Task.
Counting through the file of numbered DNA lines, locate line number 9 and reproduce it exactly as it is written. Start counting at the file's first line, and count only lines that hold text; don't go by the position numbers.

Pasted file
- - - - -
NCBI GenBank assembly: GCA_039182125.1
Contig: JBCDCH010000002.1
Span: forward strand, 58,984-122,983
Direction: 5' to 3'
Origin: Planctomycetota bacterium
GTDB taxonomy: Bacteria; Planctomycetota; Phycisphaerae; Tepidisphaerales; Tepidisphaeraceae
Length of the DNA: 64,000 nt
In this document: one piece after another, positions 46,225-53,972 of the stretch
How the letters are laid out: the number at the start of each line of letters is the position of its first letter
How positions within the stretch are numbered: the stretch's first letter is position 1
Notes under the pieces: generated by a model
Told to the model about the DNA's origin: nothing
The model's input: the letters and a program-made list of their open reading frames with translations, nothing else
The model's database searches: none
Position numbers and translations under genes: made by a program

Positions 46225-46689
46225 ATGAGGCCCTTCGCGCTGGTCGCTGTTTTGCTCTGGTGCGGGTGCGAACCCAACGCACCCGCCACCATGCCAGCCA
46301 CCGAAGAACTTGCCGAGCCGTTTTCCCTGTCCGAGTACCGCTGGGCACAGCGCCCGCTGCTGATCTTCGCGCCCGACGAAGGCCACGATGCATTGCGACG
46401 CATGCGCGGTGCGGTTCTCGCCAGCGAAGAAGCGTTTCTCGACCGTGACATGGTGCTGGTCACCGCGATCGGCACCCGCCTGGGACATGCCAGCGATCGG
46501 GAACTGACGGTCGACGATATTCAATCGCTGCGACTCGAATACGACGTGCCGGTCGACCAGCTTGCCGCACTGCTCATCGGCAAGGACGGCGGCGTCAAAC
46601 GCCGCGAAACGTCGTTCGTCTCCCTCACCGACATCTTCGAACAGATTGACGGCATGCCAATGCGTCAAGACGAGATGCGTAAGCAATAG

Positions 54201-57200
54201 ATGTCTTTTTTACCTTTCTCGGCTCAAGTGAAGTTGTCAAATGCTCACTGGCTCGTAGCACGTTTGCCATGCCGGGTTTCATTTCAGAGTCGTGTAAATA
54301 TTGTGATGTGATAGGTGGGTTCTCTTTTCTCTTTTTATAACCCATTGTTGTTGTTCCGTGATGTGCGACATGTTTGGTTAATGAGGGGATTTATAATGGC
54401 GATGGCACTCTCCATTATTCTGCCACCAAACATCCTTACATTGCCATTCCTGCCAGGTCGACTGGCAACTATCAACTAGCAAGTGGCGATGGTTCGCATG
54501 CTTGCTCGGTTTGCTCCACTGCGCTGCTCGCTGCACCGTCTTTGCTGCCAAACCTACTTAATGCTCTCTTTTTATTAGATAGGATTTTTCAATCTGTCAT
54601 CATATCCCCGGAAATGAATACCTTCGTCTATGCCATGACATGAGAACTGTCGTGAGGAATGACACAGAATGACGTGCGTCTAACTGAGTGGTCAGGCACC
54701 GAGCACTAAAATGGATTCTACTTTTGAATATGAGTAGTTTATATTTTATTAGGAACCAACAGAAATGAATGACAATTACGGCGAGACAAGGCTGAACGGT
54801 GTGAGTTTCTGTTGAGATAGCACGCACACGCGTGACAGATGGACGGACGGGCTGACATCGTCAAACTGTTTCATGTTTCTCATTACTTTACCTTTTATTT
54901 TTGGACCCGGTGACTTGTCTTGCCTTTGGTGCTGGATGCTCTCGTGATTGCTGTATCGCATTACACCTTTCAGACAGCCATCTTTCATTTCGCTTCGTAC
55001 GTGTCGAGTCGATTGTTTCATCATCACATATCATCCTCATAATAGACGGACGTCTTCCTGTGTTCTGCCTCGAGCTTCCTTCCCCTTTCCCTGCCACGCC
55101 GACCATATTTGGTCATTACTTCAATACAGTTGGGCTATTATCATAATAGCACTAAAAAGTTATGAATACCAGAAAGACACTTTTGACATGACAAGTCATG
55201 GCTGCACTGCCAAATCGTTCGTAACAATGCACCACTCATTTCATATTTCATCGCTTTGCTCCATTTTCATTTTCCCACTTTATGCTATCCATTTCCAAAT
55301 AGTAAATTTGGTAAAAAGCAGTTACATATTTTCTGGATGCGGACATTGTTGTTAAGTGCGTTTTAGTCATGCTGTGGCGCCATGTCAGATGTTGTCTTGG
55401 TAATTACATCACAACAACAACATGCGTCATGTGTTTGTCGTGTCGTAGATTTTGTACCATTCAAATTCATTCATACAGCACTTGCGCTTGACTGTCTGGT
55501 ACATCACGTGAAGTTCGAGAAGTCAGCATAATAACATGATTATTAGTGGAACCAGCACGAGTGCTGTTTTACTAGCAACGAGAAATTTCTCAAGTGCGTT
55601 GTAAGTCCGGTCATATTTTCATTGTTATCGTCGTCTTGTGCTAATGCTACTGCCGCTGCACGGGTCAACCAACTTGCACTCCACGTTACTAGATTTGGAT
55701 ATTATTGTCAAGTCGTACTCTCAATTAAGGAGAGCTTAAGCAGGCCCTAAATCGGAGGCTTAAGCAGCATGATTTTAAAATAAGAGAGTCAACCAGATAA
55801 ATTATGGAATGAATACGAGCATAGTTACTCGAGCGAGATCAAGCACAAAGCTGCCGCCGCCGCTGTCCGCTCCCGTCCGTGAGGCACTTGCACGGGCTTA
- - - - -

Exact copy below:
How the letters are laid out: the number at the start of each line of letters is the position of its first letter